By: Blonde Two
I have learnt to recognise Tresco from a distance, it is the island with the most trees.
I have long wanted to visit Tresco’s gardens, so was thrilled when I discovered that a trip over to this particular ‘off-island’ was amongst the delights on our Walk Scilly Blonde agenda.
Tresco has more trees than her sister islands because so many were planted there by Augustus Smith in the 1830s (henceforth fondly known by the Two Blondes as ‘You Know Who’). The initial shelter belt trees helped to maximise the special gulf-stream warmed environment that later welcomed sub-tropical specimens.
I will admit to becoming more than a little excited by this cornucopia of green plentitude. Blonde One showed an impressive level of patience as I spouted Latin plant names at her (my knowledge was paltry compared to that of ‘Gorgeous George’ our guide who had an impressive arsenal of plant names at the tip of his tongue.)
Some of you may not be garden fans so I won’t risk too much plant naming but please permit me to whisper protea, aeonium, aloe and amaryllis under my breath. You might think that visiting Tresco in autumn would be a lesser experience than a colourful summer visit. You would be wrong, there was plenty of colour, different to the summer maybe, but still stunning and still to be marvelled at.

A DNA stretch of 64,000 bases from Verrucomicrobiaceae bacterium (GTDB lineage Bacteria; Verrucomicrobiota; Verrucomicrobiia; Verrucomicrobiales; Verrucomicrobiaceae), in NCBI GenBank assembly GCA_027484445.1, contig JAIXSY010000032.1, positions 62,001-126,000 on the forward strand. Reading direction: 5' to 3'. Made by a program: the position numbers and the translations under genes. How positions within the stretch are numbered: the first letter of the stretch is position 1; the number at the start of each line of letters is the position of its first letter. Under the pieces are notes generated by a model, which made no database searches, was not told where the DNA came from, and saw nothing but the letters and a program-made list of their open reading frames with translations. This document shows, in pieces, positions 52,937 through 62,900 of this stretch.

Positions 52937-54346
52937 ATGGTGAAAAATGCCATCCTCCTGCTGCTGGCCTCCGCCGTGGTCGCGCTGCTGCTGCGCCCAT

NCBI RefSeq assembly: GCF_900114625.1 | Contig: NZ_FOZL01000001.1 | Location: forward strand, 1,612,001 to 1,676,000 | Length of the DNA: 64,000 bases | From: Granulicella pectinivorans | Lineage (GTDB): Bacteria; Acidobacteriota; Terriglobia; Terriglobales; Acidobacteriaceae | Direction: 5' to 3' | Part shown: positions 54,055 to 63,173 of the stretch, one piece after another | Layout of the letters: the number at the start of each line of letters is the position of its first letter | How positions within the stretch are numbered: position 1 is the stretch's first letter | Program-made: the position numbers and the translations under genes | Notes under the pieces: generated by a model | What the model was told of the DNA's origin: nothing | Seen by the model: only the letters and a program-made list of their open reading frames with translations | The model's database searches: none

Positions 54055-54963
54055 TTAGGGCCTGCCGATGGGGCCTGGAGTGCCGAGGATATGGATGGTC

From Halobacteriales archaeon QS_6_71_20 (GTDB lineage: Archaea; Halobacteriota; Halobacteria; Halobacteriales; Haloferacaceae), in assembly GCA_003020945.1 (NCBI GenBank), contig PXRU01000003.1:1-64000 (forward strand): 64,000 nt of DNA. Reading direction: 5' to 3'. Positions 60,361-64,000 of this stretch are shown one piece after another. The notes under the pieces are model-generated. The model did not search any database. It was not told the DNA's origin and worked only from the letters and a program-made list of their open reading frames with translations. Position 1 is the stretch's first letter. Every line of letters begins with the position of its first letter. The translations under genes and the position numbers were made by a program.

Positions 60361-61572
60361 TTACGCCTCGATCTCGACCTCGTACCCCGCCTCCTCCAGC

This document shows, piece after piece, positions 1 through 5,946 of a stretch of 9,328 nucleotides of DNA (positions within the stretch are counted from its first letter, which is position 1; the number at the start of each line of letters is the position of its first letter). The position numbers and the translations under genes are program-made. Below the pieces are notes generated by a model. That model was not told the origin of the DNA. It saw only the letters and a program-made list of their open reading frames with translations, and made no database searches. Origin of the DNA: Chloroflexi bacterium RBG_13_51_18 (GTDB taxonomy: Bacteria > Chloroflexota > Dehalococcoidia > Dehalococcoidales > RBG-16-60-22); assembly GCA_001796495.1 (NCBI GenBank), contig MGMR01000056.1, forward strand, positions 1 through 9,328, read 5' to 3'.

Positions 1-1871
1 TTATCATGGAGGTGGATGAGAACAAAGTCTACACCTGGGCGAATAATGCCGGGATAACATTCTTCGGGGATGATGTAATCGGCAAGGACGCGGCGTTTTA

For those of you who don’t enjoy plants (you must be crazy), the Abbey Garden on Tresco has other delights to offer. First must be the views, the gardens are terraced so as you climb and turn back you will be delighted by peeps of bright blue sea through the majestic trees. These are enhanced by interesting modern sculptures including lady Gaia pictured below, and by the odd glimpse of a red squirrel. I challenge you to visit and not marvel (from the many benches if you so desire) at what you see.
Even if you didn’t visit the Abbey Garden, Tresco is a beautiful destination in its own right. With sweeping white beaches and intriguing old buildings, it is a delight to explore. You will need a day… at least!
To discover more about the Isles of Scilly, go to www.visitislesofscilly.com. There are Skybus flights to St. Mary’s all year round from Land’s End and Newquay Airports, and between March and October from Exeter Airport. From spring to late-autumn, the Scillonian lll passenger ship sails up to seven days a week between Penzance and St. Mary’s. For travel information, visit www.islesofscilly-travel.co.uk. Accommodation: www.carntop.co.uk, www.star-castle.co.uk.